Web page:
I don’t know how many readers watched Official Website Physicist™ Sean Carroll debate theologian William Lane Craig on whether cosmology gives evidence for God, but nonbeliever Carroll clearly won (I’m not unbiased, of course!). Here Carroll takes apart the argument that the so-called “fine tuning” of the physical constants of the Universe constitutes evidence for God (the “FTA”). Since, as Carroll notes, this is the most “sophisticated” argument for God in theologians’ poorly stocked arsenal, it’s incumbent on us to understand why it’s wrong. I deal with this in Faith Versus Fact, but here’s a nine-minute primer. You might want to watch it before you get drunk tonight.
Carroll is a fluid and eloquent speaker, anticipating and then answering his audience’s objections before they’re even uttered.
Carroll’s written summary of the debate, including the fine-tuning argument, can be found in his post at Preposterious Universe. Here are his five arguments (in his words) why the FTA doesn’t prove theism:
- We don’t really know that the universe is tuned specifically for life, since we don’t know the conditions under which life is possible.
- Fine-tuning for life would only potentially be relevant if we already accepted naturalism; God could create life under arbitrary physical conditions.
- Apparent fine-tunings may be explained by dynamical mechanisms or improved notions of probability.
- The multiverse is a perfectly viable naturalistic explanation.
- If God had finely-tuned the universe for life, it would look very different indeed. [Carroll considers this his most important point. Here he goes into not only the cosmos, but the nature of human culture which, Carroll avers, comports much better with naturalism than with theism.]
He goes on in his post to explain his own intentions and to dissect Craig’s responses.
I should add that Sean is giving the prestigious Gifford Lectures in October of next year in Glasgow. That lectureship, originally endowed to promote the study of “natural theology” (the observation of nature as evidence for God), has had some prestigious honorees. They include, for example, William James, whose talks became The Varieties of Religious Experience. Other lecturers included Paul Tillich, Hannah Arendt, Arthur Eddington, Reinhold Neibuhr, Carl Sagan, J.B.S. Haldane, and Steven Pinker. You can see that there are some lecturers, like Haldane, Sagan, and Pinker, who weren’t espousing natural theology at all, but talking about straight naturalism. Kudos on the organizers for starting to include nonbelievers, who, after all, probably have something more substantive to say.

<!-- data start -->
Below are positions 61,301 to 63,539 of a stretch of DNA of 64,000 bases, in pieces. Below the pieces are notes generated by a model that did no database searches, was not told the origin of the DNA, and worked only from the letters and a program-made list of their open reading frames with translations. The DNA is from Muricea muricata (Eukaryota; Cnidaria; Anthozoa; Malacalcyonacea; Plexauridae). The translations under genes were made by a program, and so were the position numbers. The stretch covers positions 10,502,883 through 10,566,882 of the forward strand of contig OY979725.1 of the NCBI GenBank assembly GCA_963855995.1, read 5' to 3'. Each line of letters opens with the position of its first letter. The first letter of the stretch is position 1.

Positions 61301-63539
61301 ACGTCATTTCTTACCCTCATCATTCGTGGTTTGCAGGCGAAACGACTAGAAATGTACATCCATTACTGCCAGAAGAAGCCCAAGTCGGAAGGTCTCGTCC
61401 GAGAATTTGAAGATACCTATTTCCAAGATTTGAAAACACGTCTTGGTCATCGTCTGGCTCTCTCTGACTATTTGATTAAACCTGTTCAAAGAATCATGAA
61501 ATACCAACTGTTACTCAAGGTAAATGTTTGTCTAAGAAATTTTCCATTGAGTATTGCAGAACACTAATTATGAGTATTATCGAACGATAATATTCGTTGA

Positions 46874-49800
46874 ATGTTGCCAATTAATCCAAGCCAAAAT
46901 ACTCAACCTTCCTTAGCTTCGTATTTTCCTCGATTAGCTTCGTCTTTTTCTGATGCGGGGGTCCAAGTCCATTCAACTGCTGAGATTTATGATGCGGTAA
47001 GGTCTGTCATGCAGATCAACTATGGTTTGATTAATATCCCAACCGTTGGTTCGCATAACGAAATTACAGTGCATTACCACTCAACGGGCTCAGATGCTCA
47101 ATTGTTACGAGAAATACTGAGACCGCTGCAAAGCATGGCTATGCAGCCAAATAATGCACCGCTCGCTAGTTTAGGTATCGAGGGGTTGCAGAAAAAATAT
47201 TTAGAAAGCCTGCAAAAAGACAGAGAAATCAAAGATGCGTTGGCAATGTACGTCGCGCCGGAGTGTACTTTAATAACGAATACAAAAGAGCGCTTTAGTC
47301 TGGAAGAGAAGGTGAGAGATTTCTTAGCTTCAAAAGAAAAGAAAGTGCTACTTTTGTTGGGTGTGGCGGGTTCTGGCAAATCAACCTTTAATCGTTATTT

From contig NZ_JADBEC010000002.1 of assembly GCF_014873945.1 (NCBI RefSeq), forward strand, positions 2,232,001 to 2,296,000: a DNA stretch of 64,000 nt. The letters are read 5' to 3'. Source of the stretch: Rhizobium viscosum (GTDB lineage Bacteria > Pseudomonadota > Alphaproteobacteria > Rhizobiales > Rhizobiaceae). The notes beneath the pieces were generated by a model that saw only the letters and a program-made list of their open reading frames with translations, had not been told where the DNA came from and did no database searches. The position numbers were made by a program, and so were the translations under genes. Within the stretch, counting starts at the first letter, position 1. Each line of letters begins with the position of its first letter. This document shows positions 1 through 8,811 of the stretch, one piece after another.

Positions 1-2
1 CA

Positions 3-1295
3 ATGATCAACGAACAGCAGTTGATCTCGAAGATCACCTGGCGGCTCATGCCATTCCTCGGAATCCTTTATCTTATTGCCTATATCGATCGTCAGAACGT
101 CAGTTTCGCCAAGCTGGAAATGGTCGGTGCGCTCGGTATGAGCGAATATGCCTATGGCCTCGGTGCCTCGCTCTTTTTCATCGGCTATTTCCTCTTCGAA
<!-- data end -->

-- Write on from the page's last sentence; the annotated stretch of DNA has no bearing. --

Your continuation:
When I asked Sean if he was going to turn the lectures into a book, which I believe is expected, he said he already had. And indeed, the book is already on Amazon, scheduled for publication by Dutton in May. Click on the screenshot to go to the listing:
I expect that this book will be very good, summarizing Carroll’s views on the implications of particle physics and cosmology for philosophy and our own self-image. Here’s the advance summary:
In short chapters filled with intriguing historical anecdotes, personal asides, and rigorous exposition, readers learn the difference between how the world works at the quantum level, the cosmic level, and the human level–and then how each connects to the other. Carroll’s presentation of the principles that have guided the scientific revolution from Darwin and Einstein to the origins of life, consciousness, and the universe is dazzlingly unique.
Carroll shows how an avalanche of discoveries in the past few hundred years has changed our world and what really matters to us. Our lives are dwarfed like never before by the immensity of space and time, but they are redeemed by our capacity to comprehend it and give it meaning.
The Big Picture is an unprecedented scientific worldview, a tour de force that will sit on shelves alongside the works of Stephen Hawking, Carl Sagan, Daniel Dennett, and E. O. Wilson for years to come.
I’ll be reading it for sure.